My ability to talk is a bit of a family joke and was well-documented by teachers who noted on every single report card that I had a tendency to “talk too much.”
Everyone agreed a job in sports broadcasting seemed like the perfect fit for me, but no one in my family believed me when I said I was exhausted after talking all day.
After all, what was so different about getting paid to do something I did naturally?
Here’s the difference: the camera.
It’s part of the reason you’re Zoom’ed out, frustrated by having to dial into yet another meeting that seems like even more of a waste of time than usual and more exhausted by the end of the day despite not leaving the house. Certainly, the stress and uncertainty of during this pandemic are part of that dynamic but you should also acknowledge the stress of being on camera.
Virtual meetings, happy hours and interactions...
Working remotely doesn't just change our work environment, it changes our memory of what it's like to work with someone. It's easier to question someone's ability or talent if you're not seeing that play out in front of you.
It's one of the reasons getting face time with team members and managers was important prior to the coronavirus pandemic. Work from home policies change those dynamics and it can change the attitude we have toward our team members.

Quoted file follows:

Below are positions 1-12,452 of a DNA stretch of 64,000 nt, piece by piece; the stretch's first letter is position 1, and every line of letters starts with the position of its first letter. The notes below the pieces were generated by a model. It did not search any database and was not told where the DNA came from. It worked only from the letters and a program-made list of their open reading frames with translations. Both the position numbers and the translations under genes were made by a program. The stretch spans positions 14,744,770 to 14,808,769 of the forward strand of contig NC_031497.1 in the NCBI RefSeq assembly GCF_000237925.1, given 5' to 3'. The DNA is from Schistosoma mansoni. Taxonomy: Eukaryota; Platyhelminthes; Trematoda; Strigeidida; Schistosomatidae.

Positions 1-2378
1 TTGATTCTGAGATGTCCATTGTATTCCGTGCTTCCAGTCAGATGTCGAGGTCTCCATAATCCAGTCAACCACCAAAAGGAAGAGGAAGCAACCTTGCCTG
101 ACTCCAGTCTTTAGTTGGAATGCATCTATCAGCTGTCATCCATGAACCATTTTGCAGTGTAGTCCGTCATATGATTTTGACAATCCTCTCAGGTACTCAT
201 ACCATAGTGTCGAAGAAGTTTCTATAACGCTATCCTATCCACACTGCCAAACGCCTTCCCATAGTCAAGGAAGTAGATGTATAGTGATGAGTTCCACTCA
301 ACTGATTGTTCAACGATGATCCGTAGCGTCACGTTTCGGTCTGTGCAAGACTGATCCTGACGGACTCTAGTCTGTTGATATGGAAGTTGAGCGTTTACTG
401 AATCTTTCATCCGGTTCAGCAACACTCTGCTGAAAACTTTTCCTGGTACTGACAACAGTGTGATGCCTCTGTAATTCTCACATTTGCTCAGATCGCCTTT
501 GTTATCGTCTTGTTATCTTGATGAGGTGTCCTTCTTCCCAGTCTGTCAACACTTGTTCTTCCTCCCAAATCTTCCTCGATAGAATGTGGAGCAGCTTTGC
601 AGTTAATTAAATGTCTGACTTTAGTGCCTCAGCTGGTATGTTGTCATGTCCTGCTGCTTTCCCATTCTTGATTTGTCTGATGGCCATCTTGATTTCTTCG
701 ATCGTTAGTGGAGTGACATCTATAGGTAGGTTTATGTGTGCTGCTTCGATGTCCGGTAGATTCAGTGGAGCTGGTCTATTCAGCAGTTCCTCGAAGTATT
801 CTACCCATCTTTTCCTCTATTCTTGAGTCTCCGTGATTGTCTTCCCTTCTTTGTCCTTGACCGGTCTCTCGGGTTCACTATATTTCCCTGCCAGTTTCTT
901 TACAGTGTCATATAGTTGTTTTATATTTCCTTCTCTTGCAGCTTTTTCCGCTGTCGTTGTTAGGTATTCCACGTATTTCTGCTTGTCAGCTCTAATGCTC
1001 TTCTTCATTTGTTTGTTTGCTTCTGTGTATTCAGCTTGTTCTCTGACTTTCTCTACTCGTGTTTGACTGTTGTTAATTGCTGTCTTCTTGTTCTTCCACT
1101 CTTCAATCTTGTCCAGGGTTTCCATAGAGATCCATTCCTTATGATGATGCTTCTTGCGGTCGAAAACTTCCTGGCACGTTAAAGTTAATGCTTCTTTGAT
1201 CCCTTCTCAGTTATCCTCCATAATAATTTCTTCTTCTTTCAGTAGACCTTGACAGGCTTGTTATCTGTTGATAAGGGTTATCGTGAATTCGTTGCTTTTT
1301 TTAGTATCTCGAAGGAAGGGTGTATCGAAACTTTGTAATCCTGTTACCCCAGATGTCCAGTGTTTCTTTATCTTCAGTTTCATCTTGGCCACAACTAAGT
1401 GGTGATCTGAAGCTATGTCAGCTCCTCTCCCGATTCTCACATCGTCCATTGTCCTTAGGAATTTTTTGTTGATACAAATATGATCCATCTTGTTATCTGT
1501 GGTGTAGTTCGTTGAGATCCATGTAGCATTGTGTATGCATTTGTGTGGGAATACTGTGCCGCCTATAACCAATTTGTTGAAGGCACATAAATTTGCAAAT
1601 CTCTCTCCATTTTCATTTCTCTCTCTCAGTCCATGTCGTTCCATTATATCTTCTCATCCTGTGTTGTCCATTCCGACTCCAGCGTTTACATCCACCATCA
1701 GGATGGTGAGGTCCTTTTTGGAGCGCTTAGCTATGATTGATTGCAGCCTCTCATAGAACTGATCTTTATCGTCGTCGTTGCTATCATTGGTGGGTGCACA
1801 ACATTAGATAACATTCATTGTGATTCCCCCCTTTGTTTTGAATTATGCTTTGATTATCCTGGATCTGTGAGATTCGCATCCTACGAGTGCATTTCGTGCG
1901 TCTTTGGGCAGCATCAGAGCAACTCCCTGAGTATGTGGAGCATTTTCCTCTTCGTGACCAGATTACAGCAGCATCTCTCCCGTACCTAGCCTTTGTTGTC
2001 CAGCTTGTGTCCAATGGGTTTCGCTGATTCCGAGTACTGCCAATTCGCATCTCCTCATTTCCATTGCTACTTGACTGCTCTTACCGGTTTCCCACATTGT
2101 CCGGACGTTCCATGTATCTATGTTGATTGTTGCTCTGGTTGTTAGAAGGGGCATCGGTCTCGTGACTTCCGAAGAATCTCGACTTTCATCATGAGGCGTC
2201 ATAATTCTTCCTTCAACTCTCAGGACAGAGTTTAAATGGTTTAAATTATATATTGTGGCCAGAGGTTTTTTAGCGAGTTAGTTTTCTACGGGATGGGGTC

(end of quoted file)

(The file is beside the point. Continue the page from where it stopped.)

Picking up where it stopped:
Something like, "No pressure, but I'm expecting that report done in a couple days." or "I expect everyone to be on the call tomorrow, no excuses." On the surface those comments are an example of how to clearly communicate with your team.
But imagine that email or statement coming out of the blue, without any other context. There's a tinge of distrust and hostility that comes through. An...
Soccer returned in Germany. NASCAR returned in the United States. A few PGA players returned to the course. Sports leagues continue to discuss plans that would allow them to resume play.
It won’t be what fans are used to experiencing, but it will be live sporting events. It could also lead to emotional conversations.